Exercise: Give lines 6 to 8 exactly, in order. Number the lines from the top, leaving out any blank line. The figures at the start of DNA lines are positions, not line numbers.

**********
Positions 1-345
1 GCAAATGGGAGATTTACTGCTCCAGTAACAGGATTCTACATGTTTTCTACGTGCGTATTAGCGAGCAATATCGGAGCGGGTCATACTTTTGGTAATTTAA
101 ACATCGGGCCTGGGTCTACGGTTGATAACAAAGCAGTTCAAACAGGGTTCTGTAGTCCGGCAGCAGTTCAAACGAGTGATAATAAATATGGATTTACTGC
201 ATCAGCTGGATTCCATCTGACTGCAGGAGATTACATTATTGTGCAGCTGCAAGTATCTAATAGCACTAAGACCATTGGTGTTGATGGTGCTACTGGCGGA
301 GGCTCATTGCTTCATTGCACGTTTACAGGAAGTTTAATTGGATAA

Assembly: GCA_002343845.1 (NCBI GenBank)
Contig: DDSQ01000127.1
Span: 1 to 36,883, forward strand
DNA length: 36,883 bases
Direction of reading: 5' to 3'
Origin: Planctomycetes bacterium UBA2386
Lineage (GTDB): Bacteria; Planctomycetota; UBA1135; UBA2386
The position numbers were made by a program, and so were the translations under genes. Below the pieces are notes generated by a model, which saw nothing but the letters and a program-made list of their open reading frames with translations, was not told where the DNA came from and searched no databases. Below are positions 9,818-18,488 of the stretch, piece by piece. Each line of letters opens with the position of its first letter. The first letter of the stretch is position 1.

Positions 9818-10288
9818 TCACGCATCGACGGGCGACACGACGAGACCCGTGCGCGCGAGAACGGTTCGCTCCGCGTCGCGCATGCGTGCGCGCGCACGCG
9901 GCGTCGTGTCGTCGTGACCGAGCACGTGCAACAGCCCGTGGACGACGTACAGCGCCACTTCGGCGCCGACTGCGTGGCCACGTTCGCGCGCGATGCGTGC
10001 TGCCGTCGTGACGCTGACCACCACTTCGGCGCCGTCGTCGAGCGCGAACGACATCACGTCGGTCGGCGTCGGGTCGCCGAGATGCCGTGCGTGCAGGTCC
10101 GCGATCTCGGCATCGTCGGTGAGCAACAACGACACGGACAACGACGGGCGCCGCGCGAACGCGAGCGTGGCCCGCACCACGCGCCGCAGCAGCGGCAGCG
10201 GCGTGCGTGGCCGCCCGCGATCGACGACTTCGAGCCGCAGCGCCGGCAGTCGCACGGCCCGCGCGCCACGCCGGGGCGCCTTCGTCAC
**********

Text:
Assembly: GCA_002343845.1 (NCBI GenBank)
Contig: DDSQ01000127.1
Span: 1 to 36,883, forward strand